Spirituality Information

Seeking the Sacred

People have always sought the sacred. It is the Divine within striving to reconnect with the all. We are instinctively drawn to that which is thought to be sacred. People have traveled from all over the world to walk the streets of Jerusalem, to stand in awe at the presence of Stonehenge, to view the pyramids of Giza, to be healed at Lourdes, etc.

At one time, all land was viewed with reverence and respect. Down through the ages, various animals have been considered sacred: cats, cows, even the serpent. We seek to attune ourselves to the sacred that exists within nature and all life through a variety of ways. We meditate, pray, go on spiritual retreats or any number of methods that feels right in an attempt to align with the source.

Although I've never had the experience of traveling to a sacred site or a place of power, I do try to reconnect with the divine that is in the nature that surrounds each of us every second of our lives. I'll admit that I try to keep indoors as much as possible in the cold weather season because I am not a winter person in the least bit but as soon as spring arrives I begin to bond with nature. Spring seems to signal a time when all things are being born as if from the very beginning of creation. This in itself could be considered sacred.

We can find the sacred all around us and within us if only we bother to look. It is in the land, the air, the water, the sun, the moon and stars. Even our bodies are temples for the divine spark within. We are sacred vessels. We need to care for and nurture our bodies as well as the spirits contained within them. We should also respect ourselves as well as others.

Everything in our creation is a divine manifestation of the source. One of the many definitions of the word Sacred is: worthy of respect. In this context, everything and everyone is sacred because all life deserves to be respected. There are certain areas around the world that are venerated because they may have been the homeland of a great spiritual teacher. A particular area may have been the birthplace of such an individual or the place of their death or burial. Certainly these places do retain a certain energy, a type of blueprint from the past that still resonates with bygone vibrations.

Other places are considered sacred because they were places of worship or sacrifices. Temples may have been built; miraculous healings may have taken place. But even areas that have no sacred claim to fame through mysteries or miracles still hold the sacred within them. Many of our ancestors knew this; they saw the sacred in the sun, the rain and the land that nourished and sustained them. They listened to the voice of the eagle in the sky and the howl of the wolf at night. There was something to be learned from even the smallest creature such as the industrious ant. Attention was paid to the signs that were prevalent in the earth and the heavens.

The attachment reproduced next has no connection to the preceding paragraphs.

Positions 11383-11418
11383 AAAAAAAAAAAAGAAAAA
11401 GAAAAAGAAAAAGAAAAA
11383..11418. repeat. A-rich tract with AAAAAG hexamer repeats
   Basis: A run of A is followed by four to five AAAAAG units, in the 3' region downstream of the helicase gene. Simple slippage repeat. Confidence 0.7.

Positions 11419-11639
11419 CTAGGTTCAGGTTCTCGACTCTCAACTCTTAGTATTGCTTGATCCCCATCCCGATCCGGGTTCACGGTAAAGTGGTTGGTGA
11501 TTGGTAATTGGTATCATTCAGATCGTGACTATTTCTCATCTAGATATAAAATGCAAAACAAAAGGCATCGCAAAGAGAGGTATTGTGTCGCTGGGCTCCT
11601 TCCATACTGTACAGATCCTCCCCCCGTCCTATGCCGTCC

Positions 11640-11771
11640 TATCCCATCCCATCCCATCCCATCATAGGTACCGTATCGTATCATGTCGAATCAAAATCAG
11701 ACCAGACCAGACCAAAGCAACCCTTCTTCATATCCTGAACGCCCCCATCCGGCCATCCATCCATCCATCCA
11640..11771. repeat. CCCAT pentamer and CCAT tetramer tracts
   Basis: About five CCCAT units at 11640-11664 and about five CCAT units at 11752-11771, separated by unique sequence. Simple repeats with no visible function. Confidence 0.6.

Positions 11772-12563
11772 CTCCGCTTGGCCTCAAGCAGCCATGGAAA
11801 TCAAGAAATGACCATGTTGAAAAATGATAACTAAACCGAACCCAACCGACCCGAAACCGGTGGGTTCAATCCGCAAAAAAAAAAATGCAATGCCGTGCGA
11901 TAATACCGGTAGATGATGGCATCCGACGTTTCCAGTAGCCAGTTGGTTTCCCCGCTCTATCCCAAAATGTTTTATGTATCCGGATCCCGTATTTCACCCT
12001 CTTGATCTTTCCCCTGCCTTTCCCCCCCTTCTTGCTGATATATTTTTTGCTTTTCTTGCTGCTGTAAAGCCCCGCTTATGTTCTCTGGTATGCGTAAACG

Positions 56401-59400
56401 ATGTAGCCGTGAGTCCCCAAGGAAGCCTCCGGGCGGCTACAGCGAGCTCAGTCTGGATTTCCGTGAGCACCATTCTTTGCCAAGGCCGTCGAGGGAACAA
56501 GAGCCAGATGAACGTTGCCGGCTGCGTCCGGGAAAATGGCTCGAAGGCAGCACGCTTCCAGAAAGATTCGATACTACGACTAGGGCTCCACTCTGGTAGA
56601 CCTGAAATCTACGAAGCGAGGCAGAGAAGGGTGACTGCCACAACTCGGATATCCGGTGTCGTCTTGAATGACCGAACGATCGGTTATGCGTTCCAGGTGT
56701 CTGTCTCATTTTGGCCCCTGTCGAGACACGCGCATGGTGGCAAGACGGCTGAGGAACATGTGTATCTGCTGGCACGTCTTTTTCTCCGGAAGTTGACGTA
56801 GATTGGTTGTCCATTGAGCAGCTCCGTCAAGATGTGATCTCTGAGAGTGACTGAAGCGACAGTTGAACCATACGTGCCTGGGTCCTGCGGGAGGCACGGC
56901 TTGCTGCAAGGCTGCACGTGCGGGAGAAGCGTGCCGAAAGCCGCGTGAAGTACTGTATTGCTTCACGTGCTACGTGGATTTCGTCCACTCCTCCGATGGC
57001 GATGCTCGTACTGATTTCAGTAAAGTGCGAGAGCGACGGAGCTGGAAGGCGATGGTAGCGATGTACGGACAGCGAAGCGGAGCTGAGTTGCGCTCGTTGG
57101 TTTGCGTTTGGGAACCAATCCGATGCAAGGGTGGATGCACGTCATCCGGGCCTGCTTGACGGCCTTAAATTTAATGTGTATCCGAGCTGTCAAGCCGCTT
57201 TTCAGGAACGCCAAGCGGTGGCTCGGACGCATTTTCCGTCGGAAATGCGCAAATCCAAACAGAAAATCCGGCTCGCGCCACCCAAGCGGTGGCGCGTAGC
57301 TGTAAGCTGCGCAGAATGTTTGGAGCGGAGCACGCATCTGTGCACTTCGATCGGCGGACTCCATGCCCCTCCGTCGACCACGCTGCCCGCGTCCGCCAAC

We don't always have time in our busy world today to focus our attention on the simple things around us. Our awareness has been trained to focus upon the quest for materialistic virtues. We arise each day and start a mostly unconscious, mechanistic quest for success, approval and monetary prosperity. Of course, we have to go through a routine that will assure us the material needs to exist in the world as it is but we can stay in tune with the sacred if we choose.

I can feel the sacred as I walk in a slow, warm rain. I can see the divine in the ants trotting across the walkway. I take care to step over them rather than on them. The point is that often we seek the divine without realizing the everywhere that divinity is at all times. Breathe in the scent of flowers as they bloom, listen to the speech of the animals, feel the caress of the sun, tread softly on the land that supports you. Respect all life. By doing so, you will recognize the sacred place of being.

Darlene Zagata is a freelance writer and columnist for the print publication Moon Shadows Magazine. She is also the author of "Aftertaste: A Collection of Poems" and "The Choosing." Her work has been published extensively both online and in print. For more information visit her website at http://darlenezagata.tripod.com or contact Darlene at darzagata@yahoo.com


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